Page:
Reform PEPFAR, the 25-Year “Emergency” Foreign Aid Program

COMMENTARY Global Politics

Reform PEPFAR, the 25-Year “Emergency” Foreign Aid Program

Jun 8, 2023 3 min read

Former Visiting Fellow, Douglas and Sarah Allison Center

Tim Meisburger was a Visiting Fellow in the Douglas and Sarah Allison Center for Foreign Policy Studies at The Heritage Foundation.
U.S. Secretary of State Antony Blinken delivers remarks at a World AIDS Day Reception at the Hay Adams Hotel on December 02, 2022 in Washington, D.C. Anna Moneymaker / Getty Images

Key Takeaways

Although the “emergency” is long over, State still runs PEPFAR as an emergency relief program, working primarily through expensive American contractors.

PEPFAR has also become increasingly politicized.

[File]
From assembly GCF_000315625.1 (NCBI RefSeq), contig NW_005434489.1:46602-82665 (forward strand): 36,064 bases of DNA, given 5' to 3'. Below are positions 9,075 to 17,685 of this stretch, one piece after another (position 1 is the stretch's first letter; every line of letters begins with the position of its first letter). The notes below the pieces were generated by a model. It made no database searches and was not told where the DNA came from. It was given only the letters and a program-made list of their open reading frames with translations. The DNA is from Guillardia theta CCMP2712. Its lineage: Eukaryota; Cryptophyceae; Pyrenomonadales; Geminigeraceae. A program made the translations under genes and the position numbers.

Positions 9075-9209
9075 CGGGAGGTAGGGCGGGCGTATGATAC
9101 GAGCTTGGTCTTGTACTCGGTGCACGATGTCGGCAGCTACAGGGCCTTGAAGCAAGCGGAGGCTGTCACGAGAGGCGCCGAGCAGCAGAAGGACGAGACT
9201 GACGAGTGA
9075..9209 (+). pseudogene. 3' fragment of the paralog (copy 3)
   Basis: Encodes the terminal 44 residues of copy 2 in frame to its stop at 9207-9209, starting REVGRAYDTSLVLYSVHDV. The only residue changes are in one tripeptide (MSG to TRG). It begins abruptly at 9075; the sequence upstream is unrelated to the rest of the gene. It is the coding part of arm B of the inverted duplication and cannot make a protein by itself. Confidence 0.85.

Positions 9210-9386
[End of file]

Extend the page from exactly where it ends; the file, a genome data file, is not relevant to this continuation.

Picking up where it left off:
Before providing further funding to PEPFAR, Congress should require reform that transitions this 20-year emergency program into a development program.

It’s been 25 years since George W. Bush established the President’s Emergency Plan for AIDS Relief (PEPFAR) as a five-year emergency response to an epidemic ravaging Africa and other parts of the world. This confirms the old adage that nothing is more permanent than a temporary government program. 

PEPFAR is the most expensive foreign assistance program in history. Its average annual funding for bilateral programs exceeds $5 billion, and its total funding through 2022 (including multilateral funding) tops $110 billion. PEPFAR alone makes up the majority of U.S. global health funding. 

PEPFAR is credited with saving many lives, primarily though the provision of antiretroviral treatment to AIDS sufferers in Africa. But the program was designed based on the conditions and assumptions of 2003, and it continues today largely unchanged.

PEPFAR is now up for a five-year, $30 billion renewal in Congress, but significant concerns with its structure and approach suggest that it’s time to rethink America’s largest aid program.